So Rice Crispies actually do not “help support your child’s immunity” as claimed in the Kellogg Company ads.Wow, a tasty cereal doesn’t act like a wonder vaccine? Stunning.
The Federal Trade Commission did some fact checking about assertions made in Rice Crispies’ ads and the government agency didn’t like what they found.As a result, the FTC has enacted new restrictions under a settlement written last year regarding health claims the company made about its Frosted Mini-Wheats cereal.
According to a Wall Street Journal story, Kellogg is barred from making claims about the benefits to cognitive health, process or function provided by any cereal or morning food or snack unless the claims are true and substantiated by the FTC.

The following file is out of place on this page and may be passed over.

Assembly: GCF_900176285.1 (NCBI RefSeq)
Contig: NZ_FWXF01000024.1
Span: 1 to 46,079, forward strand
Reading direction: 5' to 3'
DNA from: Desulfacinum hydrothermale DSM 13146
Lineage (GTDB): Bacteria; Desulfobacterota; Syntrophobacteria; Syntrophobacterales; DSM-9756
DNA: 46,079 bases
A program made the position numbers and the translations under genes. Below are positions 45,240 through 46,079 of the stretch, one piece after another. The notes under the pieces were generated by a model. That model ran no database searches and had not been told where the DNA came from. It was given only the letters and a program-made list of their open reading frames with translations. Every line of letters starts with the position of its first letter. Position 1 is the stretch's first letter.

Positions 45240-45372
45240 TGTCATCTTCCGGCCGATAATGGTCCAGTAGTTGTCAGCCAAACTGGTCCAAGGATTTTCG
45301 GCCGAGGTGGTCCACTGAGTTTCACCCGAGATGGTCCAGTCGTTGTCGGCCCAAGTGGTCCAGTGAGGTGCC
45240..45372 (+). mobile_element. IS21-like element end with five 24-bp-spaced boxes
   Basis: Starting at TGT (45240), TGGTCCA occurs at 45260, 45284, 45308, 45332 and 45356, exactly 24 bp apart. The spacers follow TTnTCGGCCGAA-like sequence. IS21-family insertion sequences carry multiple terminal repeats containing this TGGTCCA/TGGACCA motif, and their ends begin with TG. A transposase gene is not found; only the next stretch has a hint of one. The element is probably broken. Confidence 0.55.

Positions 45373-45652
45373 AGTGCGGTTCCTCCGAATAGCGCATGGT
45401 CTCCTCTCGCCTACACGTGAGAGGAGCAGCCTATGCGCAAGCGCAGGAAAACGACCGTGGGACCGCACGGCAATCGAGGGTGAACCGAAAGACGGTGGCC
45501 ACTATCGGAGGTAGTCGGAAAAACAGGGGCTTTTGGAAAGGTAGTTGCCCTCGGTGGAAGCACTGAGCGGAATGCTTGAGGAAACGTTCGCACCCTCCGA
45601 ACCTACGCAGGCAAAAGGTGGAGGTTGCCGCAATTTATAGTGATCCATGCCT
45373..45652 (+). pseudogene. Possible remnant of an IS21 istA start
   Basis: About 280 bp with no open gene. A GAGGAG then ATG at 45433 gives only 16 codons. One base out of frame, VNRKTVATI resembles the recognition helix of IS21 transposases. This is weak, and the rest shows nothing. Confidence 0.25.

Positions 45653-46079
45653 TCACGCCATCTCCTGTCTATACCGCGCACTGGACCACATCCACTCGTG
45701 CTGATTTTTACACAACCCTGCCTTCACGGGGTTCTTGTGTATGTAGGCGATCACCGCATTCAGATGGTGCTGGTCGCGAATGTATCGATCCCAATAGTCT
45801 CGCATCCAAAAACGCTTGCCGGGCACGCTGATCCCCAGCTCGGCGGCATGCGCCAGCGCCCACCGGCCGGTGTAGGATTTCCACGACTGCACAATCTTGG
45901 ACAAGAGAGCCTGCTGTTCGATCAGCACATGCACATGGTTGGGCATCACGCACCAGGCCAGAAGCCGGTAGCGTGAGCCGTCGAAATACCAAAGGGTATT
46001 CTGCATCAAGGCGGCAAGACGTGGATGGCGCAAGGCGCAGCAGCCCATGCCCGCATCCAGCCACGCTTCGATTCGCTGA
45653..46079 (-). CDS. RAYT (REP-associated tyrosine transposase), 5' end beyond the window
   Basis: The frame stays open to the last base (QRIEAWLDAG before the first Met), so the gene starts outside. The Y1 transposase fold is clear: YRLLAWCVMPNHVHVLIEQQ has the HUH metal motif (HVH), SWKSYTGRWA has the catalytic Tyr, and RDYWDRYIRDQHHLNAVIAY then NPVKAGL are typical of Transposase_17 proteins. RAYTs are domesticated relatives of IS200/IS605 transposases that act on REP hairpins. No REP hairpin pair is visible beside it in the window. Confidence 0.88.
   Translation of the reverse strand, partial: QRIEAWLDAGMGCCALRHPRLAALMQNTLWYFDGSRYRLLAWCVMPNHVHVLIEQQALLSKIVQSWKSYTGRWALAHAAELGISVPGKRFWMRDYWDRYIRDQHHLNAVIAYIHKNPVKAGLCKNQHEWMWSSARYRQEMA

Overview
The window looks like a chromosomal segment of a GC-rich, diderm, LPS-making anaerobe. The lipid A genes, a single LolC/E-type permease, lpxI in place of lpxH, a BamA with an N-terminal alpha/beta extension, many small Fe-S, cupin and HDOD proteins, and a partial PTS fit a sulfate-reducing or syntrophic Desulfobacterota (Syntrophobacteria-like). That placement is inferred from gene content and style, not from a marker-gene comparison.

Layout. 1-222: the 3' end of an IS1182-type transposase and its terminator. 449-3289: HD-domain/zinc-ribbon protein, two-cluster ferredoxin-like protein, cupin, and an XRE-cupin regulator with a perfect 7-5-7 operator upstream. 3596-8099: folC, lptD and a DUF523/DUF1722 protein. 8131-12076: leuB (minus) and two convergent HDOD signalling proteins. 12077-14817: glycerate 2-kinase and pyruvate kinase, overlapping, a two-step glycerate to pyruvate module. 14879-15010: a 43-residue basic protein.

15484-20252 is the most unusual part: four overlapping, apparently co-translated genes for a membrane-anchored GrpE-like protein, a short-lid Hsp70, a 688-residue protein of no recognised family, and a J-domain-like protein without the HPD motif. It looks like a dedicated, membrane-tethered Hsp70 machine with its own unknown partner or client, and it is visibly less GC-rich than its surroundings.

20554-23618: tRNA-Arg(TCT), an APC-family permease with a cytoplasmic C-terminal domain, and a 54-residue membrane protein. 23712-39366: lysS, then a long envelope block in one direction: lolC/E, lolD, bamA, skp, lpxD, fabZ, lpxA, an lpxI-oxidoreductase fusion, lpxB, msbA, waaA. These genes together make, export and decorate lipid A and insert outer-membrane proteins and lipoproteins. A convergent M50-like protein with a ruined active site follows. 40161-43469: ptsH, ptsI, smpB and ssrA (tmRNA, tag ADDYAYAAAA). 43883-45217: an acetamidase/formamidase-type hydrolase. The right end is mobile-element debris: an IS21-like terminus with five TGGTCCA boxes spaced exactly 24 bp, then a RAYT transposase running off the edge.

You have a good product. Why not focus on that instead of making false claims that your target audiences would most likely ignore anyway?The kids eating the cereal could care less about immunizations and the Moms who make most of the food purchases probably laughed off the claims as hyperbole.
Here’s a link to the WSJ story with all the details…love the headline too.